Mille Lacs National Wildlife Refuge was established in 1915 and is the smallest refuge in the National Wildlife Refuge System at 0.57 acres. The refuge consists of two islands, Hennepin and Spirit, in Mille Lacs Lake that are covered with jumbled rock, boulders and gravel. Both islands are used by colonial nesting species, including ring-billed gulls, herring gulls, double-crested cormorants, American white pelicans and the state-threatened common tern.
The two islands that make up Mille Lacs National Wildlife Refuge were set aside to provide a preserve and breeding ground for native birds. The refuge has been designated as a State Important Bird Area, as part of the larger Mille Lacs Important Bird Area, by the National Audubon Society.
The refuge is closed to public access because it is a sensitive breeding area for a variety of colony-nesting birds. If you are boating on Mille Lacs Lake, please stay at least 100 yards offshore while fishing or observing wildlife from your watercraft. Minimizing human disturbance to the water birds that call the refuge home is a high priority.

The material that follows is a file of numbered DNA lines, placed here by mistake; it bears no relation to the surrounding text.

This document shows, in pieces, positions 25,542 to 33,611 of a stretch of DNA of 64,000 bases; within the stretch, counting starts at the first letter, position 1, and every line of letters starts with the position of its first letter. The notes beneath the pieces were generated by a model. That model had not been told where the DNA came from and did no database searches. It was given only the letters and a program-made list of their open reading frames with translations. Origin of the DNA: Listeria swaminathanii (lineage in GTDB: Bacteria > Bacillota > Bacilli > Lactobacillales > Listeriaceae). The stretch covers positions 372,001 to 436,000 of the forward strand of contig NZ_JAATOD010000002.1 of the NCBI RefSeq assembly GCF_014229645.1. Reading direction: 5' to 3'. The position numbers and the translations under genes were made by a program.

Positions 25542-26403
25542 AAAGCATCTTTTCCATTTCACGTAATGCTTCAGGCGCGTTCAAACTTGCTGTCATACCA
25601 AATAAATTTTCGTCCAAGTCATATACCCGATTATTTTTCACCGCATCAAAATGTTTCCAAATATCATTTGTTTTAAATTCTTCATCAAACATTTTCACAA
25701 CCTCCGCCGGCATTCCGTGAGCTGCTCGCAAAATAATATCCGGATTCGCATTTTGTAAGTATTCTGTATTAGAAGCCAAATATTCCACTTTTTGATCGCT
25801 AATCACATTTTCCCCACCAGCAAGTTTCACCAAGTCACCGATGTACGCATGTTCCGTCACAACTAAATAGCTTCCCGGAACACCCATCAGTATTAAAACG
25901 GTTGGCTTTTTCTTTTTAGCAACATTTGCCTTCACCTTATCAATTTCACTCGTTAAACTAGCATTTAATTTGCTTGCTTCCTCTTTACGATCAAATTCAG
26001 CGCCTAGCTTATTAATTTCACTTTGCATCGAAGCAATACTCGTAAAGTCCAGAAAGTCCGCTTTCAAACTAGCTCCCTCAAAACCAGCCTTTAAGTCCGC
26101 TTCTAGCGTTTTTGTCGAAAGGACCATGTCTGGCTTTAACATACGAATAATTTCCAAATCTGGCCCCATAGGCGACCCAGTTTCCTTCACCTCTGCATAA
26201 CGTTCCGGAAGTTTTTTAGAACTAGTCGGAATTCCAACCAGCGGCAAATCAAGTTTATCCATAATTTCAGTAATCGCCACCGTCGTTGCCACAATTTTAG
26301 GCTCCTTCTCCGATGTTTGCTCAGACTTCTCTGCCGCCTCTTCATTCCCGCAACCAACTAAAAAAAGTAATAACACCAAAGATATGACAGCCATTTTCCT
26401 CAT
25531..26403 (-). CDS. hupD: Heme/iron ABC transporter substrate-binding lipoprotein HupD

The mission of the National Wildlife Refuge System is to administer a national network of lands and waters for the conservation, management and, where appropriate, restoration of the fish, wildlife and plant resources and their habitats within the United States for the benefit of present and future generations of Americans.
Every national wildlife refuge national wildlife refuge
A national wildlife refuge is typically a contiguous area of land and water managed by the U.S. Fish and Wildlife Service for the conservation and, where appropriate, restoration of fish, wildlife and plant resources and their habitats for the benefit of present and future generations of Americans.
Learn more about national wildlife refuge was created for a special purpose. Some were created to protect migratory birds, others to protect threatened or endangered species or unique habitats, while others fulfill another special purpose. All activities allowed on refuges must be evaluated to make sure each activity will not conflict with the reason the refuge was founded.
Mille Lacs National Wildlife Refuge was established to provide a preserve and breeding ground for native birds.
May 14, 1915 - Woodrow Wilson set aside Spirit Island and established Mille Lacs Reservation.
October 13, 1920 - Woodrow Wilson expanded Mille Lacs Reservation to include Hennepin Island.
1940 - Mille Lacs Reservation was changed to Mille Lacs National Wildlife Refuge, located within the boundaries of the Mille Lacs Indian Reservation.
Other Facilities in this Complex
Mille Lacs National Wildlife Refuge is a part of the Sherburne National Wildlife Refuge Complex. The complex includes four national wildlife refuges located throughout east central Minnesota, including Sherburne, Crane Meadows, Rice Lake and Mille Lacs national wildlife refuges. These refuges are under shared management, with Complex Headquarters located in Zimmerman, Minnesota.